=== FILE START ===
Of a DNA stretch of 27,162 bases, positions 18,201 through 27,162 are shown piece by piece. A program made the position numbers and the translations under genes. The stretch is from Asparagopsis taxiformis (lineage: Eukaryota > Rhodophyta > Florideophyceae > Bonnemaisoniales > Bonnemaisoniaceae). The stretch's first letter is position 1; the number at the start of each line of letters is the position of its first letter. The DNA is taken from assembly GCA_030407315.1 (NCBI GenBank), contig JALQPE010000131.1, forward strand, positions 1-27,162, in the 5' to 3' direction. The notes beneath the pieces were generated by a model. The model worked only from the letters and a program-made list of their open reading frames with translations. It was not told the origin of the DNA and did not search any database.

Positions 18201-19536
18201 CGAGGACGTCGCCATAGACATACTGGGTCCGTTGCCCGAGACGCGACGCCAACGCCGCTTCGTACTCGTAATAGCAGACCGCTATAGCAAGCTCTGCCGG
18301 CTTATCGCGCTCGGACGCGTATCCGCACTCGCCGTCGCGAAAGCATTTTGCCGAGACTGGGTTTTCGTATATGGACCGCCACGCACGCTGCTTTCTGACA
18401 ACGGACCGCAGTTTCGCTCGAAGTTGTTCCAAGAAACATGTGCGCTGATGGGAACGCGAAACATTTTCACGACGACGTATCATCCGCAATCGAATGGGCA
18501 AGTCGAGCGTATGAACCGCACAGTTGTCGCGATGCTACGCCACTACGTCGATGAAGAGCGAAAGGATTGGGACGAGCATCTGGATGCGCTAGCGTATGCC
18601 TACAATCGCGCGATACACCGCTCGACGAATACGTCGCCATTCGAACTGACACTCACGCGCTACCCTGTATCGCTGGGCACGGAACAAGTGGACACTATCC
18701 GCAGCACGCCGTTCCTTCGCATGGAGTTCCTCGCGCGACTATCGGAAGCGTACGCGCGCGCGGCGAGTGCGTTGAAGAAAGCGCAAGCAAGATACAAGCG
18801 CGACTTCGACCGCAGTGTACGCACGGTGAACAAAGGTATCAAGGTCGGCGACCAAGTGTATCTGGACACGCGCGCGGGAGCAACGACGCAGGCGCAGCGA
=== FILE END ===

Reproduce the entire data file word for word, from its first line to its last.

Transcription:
Of a DNA stretch of 27,162 bases, positions 18,201 through 27,162 are shown piece by piece. A program made the position numbers and the translations under genes. The stretch is from Asparagopsis taxiformis (lineage: Eukaryota > Rhodophyta > Florideophyceae > Bonnemaisoniales > Bonnemaisoniaceae). The stretch's first letter is position 1; the number at the start of each line of letters is the position of its first letter. The DNA is taken from assembly GCA_030407315.1 (NCBI GenBank), contig JALQPE010000131.1, forward strand, positions 1-27,162, in the 5' to 3' direction. The notes beneath the pieces were generated by a model. The model worked only from the letters and a program-made list of their open reading frames with translations. It was not told the origin of the DNA and did not search any database.

Positions 18201-19536
18201 CGAGGACGTCGCCATAGACATACTGGGTCCGTTGCCCGAGACGCGACGCCAACGCCGCTTCGTACTCGTAATAGCAGACCGCTATAGCAAGCTCTGCCGG
18301 CTTATCGCGCTCGGACGCGTATCCGCACTCGCCGTCGCGAAAGCATTTTGCCGAGACTGGGTTTTCGTATATGGACCGCCACGCACGCTGCTTTCTGACA
18401 ACGGACCGCAGTTTCGCTCGAAGTTGTTCCAAGAAACATGTGCGCTGATGGGAACGCGAAACATTTTCACGACGACGTATCATCCGCAATCGAATGGGCA
18501 AGTCGAGCGTATGAACCGCACAGTTGTCGCGATGCTACGCCACTACGTCGATGAAGAGCGAAAGGATTGGGACGAGCATCTGGATGCGCTAGCGTATGCC
18601 TACAATCGCGCGATACACCGCTCGACGAATACGTCGCCATTCGAACTGACACTCACGCGCTACCCTGTATCGCTGGGCACGGAACAAGTGGACACTATCC
18701 GCAGCACGCCGTTCCTTCGCATGGAGTTCCTCGCGCGACTATCGGAAGCGTACGCGCGCGCGGCGAGTGCGTTGAAGAAAGCGCAAGCAAGATACAAGCG
18801 CGACTTCGACCGCAGTGTACGCACGGTGAACAAAGGTATCAAGGTCGGCGACCAAGTGTATCTGGACACGCGCGCGGGAGCAACGACGCAGGCGCAGCGA